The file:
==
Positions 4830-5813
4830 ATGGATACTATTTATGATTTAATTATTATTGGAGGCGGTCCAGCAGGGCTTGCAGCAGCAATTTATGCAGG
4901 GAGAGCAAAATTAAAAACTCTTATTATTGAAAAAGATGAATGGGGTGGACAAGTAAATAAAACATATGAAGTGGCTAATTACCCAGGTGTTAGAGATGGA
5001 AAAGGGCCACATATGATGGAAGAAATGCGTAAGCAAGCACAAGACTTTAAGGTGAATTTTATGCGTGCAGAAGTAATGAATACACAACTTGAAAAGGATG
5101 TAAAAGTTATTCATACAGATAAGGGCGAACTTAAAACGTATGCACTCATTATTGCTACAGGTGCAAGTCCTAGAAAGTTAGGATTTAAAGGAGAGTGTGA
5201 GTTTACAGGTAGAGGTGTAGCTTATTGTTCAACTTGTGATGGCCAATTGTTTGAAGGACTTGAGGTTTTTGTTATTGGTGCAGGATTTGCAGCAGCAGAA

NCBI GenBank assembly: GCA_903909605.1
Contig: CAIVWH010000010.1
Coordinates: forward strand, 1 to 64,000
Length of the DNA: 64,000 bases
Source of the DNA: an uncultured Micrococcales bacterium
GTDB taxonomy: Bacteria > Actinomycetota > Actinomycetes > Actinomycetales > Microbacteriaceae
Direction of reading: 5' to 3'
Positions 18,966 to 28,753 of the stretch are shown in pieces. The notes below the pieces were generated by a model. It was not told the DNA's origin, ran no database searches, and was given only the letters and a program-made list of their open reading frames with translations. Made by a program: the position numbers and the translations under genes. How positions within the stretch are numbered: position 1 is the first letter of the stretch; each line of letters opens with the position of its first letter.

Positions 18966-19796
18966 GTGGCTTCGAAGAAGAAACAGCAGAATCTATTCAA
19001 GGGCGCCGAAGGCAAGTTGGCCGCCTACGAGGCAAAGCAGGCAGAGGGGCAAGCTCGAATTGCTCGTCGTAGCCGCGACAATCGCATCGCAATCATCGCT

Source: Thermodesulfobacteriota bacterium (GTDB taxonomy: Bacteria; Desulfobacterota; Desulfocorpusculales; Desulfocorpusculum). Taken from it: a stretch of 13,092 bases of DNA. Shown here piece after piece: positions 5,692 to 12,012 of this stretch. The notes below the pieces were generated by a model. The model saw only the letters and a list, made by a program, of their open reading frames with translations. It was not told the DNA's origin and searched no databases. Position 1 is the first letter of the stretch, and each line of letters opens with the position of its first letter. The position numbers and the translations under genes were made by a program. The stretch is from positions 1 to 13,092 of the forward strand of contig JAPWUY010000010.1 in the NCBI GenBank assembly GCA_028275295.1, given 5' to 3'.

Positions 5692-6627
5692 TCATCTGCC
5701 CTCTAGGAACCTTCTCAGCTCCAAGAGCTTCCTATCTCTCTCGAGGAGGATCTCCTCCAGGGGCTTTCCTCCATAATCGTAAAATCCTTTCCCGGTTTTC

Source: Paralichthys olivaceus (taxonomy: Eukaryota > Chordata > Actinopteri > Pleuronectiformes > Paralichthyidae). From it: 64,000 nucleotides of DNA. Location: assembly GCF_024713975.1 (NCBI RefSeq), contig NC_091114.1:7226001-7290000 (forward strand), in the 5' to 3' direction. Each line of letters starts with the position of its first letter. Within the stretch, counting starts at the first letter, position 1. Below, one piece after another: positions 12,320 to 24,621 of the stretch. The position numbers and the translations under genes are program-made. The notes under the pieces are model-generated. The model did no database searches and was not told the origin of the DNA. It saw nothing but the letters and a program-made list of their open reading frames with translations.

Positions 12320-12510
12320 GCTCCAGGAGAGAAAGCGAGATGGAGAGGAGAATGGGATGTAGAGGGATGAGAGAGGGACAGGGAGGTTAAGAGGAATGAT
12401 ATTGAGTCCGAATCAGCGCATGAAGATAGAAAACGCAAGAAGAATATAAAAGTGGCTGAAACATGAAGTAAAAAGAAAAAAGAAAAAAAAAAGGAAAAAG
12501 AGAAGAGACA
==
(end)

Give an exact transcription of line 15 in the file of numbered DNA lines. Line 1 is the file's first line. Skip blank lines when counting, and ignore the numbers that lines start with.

Positions 18966-19796